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Customer Meeting in Moscow

Recently, I went on a business trip to Moscow to meet a long-term customer.


The meeting was scheduled for Wednesday morning at the company’s office located in the center of Moscow. It normally takes you 5 hours to get from our city, Ivanovo, to Moscow. Ideally, you would arrive in Moscow in the evening on the day before, stay at a hotel, go to the meeting in the morning, and then return home immediately. However, arranged this way, the whole trip takes 2 days, which is rather disproportional for a 2 to 4-hour meeting. To save time, you can yet leave early in the morning directly on the meeting day. Unfortunately, this means that you are already tired because of the long way when you arrive, and there is always a risk of being late for the meeting due to a traffic jam or vehicle breakdown. This time, I had to go in the morning.


Due to ongoing construction activities, which are typical for Moscow centre, I had hard time finding the customer’s office, although it was supposed to be just near the subway station. It turned out that the regular street passage was obstructed by a construction site, so I had to find an alternative route. As soon as I reached the address, I first met with the project manager of the translation agency, which we are partnering with to service this customer. At the meeting, we represented this agency as (a) project manager and (b) English-Russian editor.

The customer is a large global company with several affiliates and factories across Russia. Their Moscow office, the national headquarters, is located in a business center and occupies almost the entire building.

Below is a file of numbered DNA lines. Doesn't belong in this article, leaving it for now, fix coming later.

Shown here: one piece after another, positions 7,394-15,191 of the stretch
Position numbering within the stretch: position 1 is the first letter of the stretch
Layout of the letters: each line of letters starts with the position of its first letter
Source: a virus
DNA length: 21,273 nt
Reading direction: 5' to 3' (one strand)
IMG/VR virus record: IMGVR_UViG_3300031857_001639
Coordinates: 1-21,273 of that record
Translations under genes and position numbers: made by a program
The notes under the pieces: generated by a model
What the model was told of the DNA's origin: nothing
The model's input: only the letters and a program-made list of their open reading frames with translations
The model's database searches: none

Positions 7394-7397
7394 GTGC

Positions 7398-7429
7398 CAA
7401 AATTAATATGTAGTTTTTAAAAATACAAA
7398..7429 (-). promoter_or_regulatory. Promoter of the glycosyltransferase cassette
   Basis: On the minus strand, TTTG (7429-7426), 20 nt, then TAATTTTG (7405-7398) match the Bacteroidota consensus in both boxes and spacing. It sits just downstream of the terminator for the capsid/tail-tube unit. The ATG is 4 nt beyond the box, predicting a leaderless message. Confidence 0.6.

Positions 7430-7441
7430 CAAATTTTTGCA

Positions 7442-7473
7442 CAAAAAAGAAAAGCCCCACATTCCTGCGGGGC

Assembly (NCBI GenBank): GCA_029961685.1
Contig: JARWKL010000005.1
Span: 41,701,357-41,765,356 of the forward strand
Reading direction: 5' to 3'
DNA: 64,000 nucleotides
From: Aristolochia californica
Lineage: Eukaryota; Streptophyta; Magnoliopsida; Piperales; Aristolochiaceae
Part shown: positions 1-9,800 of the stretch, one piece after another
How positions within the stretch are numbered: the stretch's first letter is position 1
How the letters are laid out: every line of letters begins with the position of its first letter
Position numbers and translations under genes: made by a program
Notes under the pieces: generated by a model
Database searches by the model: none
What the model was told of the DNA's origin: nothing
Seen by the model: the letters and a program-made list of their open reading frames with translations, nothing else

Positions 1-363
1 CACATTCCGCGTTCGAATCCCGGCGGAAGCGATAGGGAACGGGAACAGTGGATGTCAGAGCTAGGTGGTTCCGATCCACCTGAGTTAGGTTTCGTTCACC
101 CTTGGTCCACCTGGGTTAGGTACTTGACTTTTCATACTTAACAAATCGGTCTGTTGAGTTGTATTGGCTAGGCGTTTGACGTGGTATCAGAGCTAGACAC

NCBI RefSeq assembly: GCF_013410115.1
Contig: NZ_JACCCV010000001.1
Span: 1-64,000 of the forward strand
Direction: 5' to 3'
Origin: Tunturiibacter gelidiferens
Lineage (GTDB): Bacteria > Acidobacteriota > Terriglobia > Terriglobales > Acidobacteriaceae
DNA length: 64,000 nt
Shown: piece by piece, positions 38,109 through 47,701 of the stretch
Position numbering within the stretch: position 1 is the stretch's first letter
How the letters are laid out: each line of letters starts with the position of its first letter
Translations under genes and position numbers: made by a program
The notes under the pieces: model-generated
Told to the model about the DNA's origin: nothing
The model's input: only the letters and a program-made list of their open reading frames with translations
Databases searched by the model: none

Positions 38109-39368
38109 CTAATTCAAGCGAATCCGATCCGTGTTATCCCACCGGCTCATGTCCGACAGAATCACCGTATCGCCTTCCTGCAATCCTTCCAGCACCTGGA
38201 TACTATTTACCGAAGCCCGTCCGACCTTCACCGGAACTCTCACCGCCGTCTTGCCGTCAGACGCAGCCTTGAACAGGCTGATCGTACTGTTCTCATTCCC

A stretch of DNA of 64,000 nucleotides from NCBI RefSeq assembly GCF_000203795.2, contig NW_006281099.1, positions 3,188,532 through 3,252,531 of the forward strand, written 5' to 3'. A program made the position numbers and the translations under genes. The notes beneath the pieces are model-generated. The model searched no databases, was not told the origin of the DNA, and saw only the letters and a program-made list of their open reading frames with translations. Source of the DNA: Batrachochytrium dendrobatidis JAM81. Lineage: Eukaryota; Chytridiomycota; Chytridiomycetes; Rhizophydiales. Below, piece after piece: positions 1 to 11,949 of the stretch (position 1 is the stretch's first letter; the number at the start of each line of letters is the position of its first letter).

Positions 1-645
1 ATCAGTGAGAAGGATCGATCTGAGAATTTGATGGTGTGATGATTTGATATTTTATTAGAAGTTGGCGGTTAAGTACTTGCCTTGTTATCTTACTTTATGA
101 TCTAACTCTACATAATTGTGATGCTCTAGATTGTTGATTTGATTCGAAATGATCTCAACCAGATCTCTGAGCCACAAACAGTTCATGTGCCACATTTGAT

We met with two employees who are, among other things, responsible for writing and editing the company’s documents, including editing our translations. The meeting was called to discuss a long-term translation project in detail and get to know each other in person after almost one year of communicating via e-mail or phone.

The customer’s employees provided some general information about the project and explained its importance to the company. They also answered our general project-related questions and asked which type of documents was the most difficult translation-wise. In turn, we answered their general questions: the project manager shared a few facts about the agency, and I explained our translation workflow in detail. Because this project has the highest priority, the regular workflow was extended to ensure excellent quality: translator, editor, second editor, proofreader, quick review by project manager.

The customer’s employees answered some of my more specific language questions based on the recently translated documents. They also shared how they deal with various translation challenges. Interestingly, it is not uncommon for them to come across the source text that is unclear despite of their experience and subject matter knowledge, so they have turn to experts for help or consult the legal department. They also provided positive feedback on our translations.


What I liked about this trip: I finally got to meet the customer’s editors after a year of communicating via e-mail or phone; customer’s friendly attitude.

What I did not like: typical Moscow traffic jams (I could be late); the trip itself took 12 hours, while the meeting lasted for just 2 hours.

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About the Author

Roman Mironov
Roman Mironov
CEO & Founder

As the founder of Velior, Roman has had the privilege of being able to turn his passion for languages into a business. He has over 15 years of experience in the translation industry. Roman has helped dozens of clients increase sales by making their products appealing for speakers of other languages.